New Study on Higher Education Aid

November 13, 2015
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The U.S. Department of Education spends tens of billions of dollars a year on subsidies for higher education. Federal Pell grants are more than $30 billion a year, federal student loans are about $100 billion a year, and grants to colleges and universities are $2.5 billion a year.

College aid is growing rapidly, which is imposing a rising burden on taxpayers. And the subsidies create numerous harmful effects, as Neal McCluskey and I discuss in our new study posted at Downsizing Government.

A key concern is that government money comes with government control. There is increasing pressure to top-down plan America’s higher education system from Washington. As we’ve seen with health care, K-12 schools, disaster aid, transportation, school lunches, and many other activities, federal subsidies invariable end up being the vehicle for central planning.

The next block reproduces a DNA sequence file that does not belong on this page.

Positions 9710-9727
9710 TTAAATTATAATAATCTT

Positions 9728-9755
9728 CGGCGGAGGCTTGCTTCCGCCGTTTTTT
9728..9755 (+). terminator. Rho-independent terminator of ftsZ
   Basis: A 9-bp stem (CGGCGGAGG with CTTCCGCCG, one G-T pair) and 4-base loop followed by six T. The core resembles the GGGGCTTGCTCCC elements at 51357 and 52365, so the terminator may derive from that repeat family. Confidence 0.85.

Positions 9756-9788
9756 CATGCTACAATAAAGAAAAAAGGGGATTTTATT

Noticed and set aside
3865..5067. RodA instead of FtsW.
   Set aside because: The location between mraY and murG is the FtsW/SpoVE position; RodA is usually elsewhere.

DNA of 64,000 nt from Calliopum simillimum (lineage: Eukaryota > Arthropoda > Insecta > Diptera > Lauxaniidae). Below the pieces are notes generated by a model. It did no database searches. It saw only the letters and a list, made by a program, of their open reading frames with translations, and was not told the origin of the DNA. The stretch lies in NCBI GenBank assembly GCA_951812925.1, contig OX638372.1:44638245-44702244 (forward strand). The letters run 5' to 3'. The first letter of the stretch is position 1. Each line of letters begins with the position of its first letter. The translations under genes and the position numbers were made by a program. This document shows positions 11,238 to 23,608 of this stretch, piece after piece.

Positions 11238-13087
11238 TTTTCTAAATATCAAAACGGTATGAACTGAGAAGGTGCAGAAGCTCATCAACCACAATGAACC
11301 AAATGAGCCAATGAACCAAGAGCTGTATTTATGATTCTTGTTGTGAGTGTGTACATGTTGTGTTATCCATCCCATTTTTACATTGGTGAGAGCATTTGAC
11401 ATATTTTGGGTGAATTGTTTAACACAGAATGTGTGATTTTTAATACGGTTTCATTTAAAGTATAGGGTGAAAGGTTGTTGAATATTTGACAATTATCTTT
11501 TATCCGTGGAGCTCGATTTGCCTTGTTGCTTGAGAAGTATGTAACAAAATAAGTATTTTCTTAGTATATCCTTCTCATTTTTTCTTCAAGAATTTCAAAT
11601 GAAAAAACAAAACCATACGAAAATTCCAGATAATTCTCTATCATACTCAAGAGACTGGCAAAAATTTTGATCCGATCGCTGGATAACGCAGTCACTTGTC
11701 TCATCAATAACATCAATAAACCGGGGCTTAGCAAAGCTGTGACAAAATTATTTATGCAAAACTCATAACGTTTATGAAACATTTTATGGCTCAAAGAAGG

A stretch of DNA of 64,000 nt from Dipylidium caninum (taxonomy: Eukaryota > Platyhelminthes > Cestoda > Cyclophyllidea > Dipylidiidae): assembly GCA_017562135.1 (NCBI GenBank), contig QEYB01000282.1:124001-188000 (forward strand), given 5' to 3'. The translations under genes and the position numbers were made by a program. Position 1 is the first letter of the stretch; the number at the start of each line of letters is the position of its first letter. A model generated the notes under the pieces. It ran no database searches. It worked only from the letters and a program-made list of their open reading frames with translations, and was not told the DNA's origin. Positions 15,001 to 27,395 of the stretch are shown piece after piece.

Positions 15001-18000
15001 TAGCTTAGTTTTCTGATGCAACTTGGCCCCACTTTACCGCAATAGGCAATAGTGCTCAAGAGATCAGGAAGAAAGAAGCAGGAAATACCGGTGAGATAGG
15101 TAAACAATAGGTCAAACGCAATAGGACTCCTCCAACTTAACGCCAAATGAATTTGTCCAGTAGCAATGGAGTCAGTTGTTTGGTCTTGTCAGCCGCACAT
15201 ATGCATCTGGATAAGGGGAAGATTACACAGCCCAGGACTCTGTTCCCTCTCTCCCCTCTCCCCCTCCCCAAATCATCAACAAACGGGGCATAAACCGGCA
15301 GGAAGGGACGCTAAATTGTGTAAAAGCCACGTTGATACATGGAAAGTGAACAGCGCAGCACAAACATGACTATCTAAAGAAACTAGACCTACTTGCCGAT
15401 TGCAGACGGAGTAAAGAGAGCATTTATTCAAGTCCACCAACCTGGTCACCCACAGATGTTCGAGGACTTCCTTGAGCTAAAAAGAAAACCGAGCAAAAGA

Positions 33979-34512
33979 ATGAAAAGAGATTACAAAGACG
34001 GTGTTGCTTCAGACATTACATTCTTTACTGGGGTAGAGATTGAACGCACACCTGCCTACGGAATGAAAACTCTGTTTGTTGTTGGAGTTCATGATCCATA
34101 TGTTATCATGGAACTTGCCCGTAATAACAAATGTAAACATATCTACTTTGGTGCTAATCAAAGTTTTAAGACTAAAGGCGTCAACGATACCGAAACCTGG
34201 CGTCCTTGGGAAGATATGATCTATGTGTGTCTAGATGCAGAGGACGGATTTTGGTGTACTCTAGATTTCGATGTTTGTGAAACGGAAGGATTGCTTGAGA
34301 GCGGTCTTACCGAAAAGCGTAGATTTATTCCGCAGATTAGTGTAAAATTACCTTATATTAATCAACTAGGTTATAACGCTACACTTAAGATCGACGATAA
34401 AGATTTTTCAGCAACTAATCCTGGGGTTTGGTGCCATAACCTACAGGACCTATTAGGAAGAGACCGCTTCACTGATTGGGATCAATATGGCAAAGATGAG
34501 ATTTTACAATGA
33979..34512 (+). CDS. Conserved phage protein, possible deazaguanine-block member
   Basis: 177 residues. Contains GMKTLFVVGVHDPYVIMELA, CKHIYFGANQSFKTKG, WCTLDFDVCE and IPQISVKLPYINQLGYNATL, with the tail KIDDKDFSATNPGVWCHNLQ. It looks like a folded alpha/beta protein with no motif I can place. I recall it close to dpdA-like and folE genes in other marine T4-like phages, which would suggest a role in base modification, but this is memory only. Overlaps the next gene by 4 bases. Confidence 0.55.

This is a big threat to the future of higher education, as our study explains. When the subsidies start flowing, the do-gooders in Washington just can’t keep their hands off. Regulatory manipulation is just too tempting for the politicians and bureaucrats, who hide their big-government impulses behind conservative-sounding phrases such as “standards” and “accountability.”

Even with its problems, the American postsecondary education system is the best in the world. Driven by consumer choice and competition between independent institutions, it has an unmatched vibrancy. However, increasing federal control and subsidization from Washington is creating a serious threat.

Efforts by the current and prior administrations to micromanage accreditation and other aspects of higher education threaten to undermine the system’s diversity and flexibility. The waste and bureaucracy of top-down federal control is exemplified by the regulatory juggernaut of education’s Title IX, the gender discrimination rules.

As we conclude in our study, the best way to avert rising central planning is to cut, and ultimately end, federal subsidies for higher education.

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